Family Force 5, Swimming With Dolphins
5/7/11, at Chameleon Club in Lancaster, PA
The Chameleon Club in Lancaster, PA has become a regular stop for Atlanta based quintet Family Force 5 over the past few years. The band's popular Dance Rawr Dance Tour (which, I believe, has had three runs three years in a row now) has often sold out the Lancaster hotspot, but instead of waiting until their usual September tour, Family Force 5 brought their cleverly titled TOURantula to the venue. With a modest lineup that consisted of two mainstream acts and one crossover (Swimming With Dolphins), the Chameleon's Saturday night audience was a bit more modest, although still packed with enthusiastic fans (which was proven by the audience not really getting into the show all that much until FF5 appeared on stage).
For this tour, Family Force 5 offers a special VIP ticket option that includes an exclusive meet and greet with the band prior to the show and a short acoustic set, appropriately dubbed "Arachnocoustica." Those who purchased this option also got a unique VIP tour badge signed by the band and the guys' brand new three-song EP, III (which, incidentally, is likely to be the title of their forthcoming new album). We had the pleasure of attending the "Arachnocoustica" set and the band opened their set with unfortunate personal news. While they proceeded to make rather light of it, frontman Solomon Olds shared with their intimate audience that they had just learned minutes ago that their parents' family dog of eleven years, a chihuahua named Coco, had passed away. They proceeded to make frequent references to Coco all night, including during the evening's main set. The five sat at their special acoustic performance set up to open with a stripped down version of "Radiator," a track from Dance Or Die that is still a set staple. "Cadillac Phunque" was mext, a track they don't usually play during their sets anymore, so it was great to hear one of their older fan favorites live once again (even if it is just in acoustic form). They played one of their newest songs, the slower "You Got It," which translates perfectly as an acoustic version. Distracted by thoughts of their beloved pet, Jacob cried "Long live Coco!" as the Olds brothers reminisced about their dog. To close, they presented a chilled version of "Fever," and the acoustic set was over seemingly pretty quickly. After fans were given a chance to meet the guys and take photos with the band, they were ushered back outside to wait until the doors officially opened at 7pm.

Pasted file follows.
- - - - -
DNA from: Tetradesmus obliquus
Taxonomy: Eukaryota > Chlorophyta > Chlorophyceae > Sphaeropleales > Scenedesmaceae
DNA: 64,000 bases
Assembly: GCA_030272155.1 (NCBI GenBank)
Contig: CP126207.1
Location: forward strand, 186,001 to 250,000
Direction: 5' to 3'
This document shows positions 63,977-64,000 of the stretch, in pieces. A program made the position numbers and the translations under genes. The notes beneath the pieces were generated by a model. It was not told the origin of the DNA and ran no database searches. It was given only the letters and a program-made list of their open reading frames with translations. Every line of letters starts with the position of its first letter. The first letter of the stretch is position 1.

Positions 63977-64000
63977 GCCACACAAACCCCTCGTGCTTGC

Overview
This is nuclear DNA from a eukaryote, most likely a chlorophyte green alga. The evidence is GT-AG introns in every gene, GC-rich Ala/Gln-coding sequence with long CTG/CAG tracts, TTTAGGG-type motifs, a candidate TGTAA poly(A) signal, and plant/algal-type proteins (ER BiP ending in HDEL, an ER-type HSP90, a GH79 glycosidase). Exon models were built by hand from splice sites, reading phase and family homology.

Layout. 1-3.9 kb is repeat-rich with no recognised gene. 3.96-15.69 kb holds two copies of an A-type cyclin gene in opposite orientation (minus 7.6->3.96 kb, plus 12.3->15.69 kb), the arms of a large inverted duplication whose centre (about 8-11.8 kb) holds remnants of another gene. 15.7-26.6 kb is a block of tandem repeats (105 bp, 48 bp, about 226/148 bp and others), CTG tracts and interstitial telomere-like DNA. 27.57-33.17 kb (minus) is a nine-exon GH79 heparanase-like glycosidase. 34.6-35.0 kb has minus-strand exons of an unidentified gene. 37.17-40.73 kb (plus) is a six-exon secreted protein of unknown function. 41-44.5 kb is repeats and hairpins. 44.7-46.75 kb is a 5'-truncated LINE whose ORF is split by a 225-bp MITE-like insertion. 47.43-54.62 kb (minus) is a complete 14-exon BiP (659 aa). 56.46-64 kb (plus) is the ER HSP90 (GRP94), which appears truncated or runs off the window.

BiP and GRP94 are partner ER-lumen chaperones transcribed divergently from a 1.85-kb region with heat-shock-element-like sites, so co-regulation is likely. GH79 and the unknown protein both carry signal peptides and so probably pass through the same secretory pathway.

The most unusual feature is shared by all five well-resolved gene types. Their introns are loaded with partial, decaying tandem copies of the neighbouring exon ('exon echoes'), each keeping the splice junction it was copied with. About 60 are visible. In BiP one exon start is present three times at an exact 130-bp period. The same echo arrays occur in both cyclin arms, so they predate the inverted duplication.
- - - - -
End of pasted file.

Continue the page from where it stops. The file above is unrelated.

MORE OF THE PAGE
The first band to perform was a pop punk group called Since Forever. They exhibited a great deal of energy and excitement on stage, but ultimately were a bit too typical sytlistically to leave much of an impression. The highlight for the younger portions of the audience was a pop punk rendition of Justin Bieber's smash hit "Baby" (which only sounded slightly better than its original). Perhaps I'm just getting old, but when bands like these guys start covering Hanna Montana and Bieber in their already short set (this means they just play even less of their own material), it's a bit of a turn off. Surely there's another way to make new fans? Stereo Skyline was next, a formerly four piece that had lost two of their members right before the start of TOURantula. This rendered the pair as just an acoustic set, and it was a valiant attempt on their part to keep going despite the personnel losses, but the set was too bland for an otherwise high energy show. Their set went on a bit too long, and Tooth & Nail Records' own Swimming With Dolphins followed.